Kiwi startup Komodo raises $ 1.7 million to improve mental well-being in schools - Start Up Gazzete
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Kiwi startup Komodo raises $ 1.7 million to improve mental well-being in schools


Kiwi student wellness startup Komodo has secured NZ $ 1.8 million ($ 1.73 million) in seed funding, as founders Chris Bacon and Jack Wood prepare to scale in Australia and New Zealand and beyond.

SmartCompany caught up with Christchurch-based Brits to discuss bold dreams, strategic investors, and the effect of COVID-19 on schools around the world.

What is Komodo?
The startup provides a software solution that uses student data, along with surveys developed by psychologists, to identify people who may be at risk and help them address common problems such as cyberbullying, bullying, anxiety and depression. , as soon as possible.

Headed by two Brits who met at the University of Canterbury in Christchurch, the startup is designed to give students the opportunity and language to talk about their own mental health and well-being at a young age.

It is proactive and preventative, helping both teachers and students get ahead of any wellness issues before they get out of hand.

“When we have those tough times around emotions and feelings, the ability to open up and have the right words is very difficult, especially when we are younger,” co-founder Chris Bacon told SmartCompany.

Bacon and co-founder Jack Wood launched Komodo in March 2018, and have since participated in the Startmate Summer 2021 cohort.

The founders refuse to share information on revenue growth, or the exact number of schools on the platform so far, but say the startup is working with “a number” of schools in New Zealand, Australia and beyond, with international interest beginning to leak.

Who are the investors?
The round was led by Aussie VC Folklore Ventures, and also included the flying Fox union of angels of Kylie Frazer and Rachael Neumann and Kiwi VC Icehouse Ventures.

Culture Amp Co-Founder Rod Hamilton and People Science Director Chloe Hamman also participated in the round.

For Bacon and Wood, the round is less about the cash and more about the experience they are bringing on board. In fact, several of the investors mentored the co-founders during their Startmate journey.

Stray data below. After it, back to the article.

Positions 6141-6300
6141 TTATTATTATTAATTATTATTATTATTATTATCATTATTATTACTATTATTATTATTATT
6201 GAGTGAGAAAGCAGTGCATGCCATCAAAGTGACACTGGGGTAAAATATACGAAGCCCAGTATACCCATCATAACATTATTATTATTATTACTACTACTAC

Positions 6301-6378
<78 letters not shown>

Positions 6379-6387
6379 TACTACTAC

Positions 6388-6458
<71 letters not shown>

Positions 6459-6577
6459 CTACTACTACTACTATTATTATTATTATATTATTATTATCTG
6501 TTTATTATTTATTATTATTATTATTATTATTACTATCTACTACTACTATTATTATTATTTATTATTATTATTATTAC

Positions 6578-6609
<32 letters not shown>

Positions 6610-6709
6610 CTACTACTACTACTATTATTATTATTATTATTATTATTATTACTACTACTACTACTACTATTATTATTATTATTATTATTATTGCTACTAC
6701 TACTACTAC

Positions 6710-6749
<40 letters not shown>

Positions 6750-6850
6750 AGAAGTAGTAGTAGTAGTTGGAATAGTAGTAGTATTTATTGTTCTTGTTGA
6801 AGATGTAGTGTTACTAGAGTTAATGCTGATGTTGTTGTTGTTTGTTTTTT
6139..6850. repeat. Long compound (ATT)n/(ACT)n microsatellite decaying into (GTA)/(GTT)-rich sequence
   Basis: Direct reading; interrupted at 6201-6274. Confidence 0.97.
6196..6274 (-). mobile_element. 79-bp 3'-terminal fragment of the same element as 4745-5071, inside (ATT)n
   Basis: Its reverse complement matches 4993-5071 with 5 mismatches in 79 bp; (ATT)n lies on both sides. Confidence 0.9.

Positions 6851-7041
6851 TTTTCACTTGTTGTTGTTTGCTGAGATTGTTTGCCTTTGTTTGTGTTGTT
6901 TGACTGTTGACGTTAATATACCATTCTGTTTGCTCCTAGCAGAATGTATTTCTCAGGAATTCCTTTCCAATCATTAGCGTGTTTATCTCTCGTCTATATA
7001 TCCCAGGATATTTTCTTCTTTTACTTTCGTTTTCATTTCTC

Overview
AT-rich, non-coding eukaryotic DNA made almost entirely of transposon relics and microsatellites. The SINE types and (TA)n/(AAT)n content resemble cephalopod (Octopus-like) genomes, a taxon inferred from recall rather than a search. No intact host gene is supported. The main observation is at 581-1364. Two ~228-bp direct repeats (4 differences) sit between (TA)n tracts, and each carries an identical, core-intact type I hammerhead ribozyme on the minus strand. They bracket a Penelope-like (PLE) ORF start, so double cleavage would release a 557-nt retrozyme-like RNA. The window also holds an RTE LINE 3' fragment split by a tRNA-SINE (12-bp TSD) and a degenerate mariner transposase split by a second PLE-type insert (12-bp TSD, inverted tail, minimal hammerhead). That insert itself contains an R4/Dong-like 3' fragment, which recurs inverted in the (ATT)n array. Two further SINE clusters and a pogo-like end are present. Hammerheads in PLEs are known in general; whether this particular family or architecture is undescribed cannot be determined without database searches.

“The money is great, but we have to get the experience and exposure around us,” says Bacon.

“We have tried to be really strategic. We know we want to scale, we want to have a big impact globally. For this we have to lay the right foundation.”

Because right now?
The COVID-19 pandemic, and the massive movement toward online learning, has highlighted the importance of mental health and well-being among school-age children.

While Wood believes schools were moving in that direction anyway, the pandemic has accelerated the growth of Komodo. This is because lockdowns and isolations have meant that many students and vulnerable individuals have found themselves without their usual channels of support, be it friends, teachers, or school support staff.


“When you remove some of that for anyone really, it’s going to have an effect,” says Wood.

The pandemic has also affected almost every school and every student in the world. The problems the startup is tackling are not unique to Australian or Kiwi children; the founders are already in talks with a school in Armenia, for example.

Suddenly, the scalability of this product is very clear.

The shift to remote learning also saw the rapid adoption of more technology in schools, and children are equally teachers and more comfortable interacting online.

“This digital transformation within schools has allowed us this opportunity to go fast at it,” adds Bacon.

Whats Next?
The founders plan to use the funds to invest in recruiting. They hope to see the team triple in the next four to six months, building both their development team and their team of psychologists.

“It’s all very well incorporating psychology and science into our product, but we also want to make sure it’s there in all aspects of the business,” Wood explains.

That includes how the startup interacts with customers, supports schools, and develops new features and products.

The founders will also focus on product development, solving additional problems and working to improve the impact the business will have.

And beyond?
When asked to outline the big, bold goal for Komodo, Bacon and Wood don’t hold back.

For one thing, Bacon says that if the business has a positive impact on a student’s mental health, that will have been worth it.

On the other hand, he wants komodo is able to support any student, anywhere in the world and within any learning environment.

“My big dream is that every school uses Komodo, and that we are impacting every student’s ability to thrive.”

Wood agrees that schools should be a place where every student has the ability to be at their best.

But equally, he wants to get to a point where parents consider wellness practices in their school selection process, in the same way that they might select a school based on its academic results or athletic program.

“It’s putting wellness up there,” she says.

Author avatar
Joshua Smith

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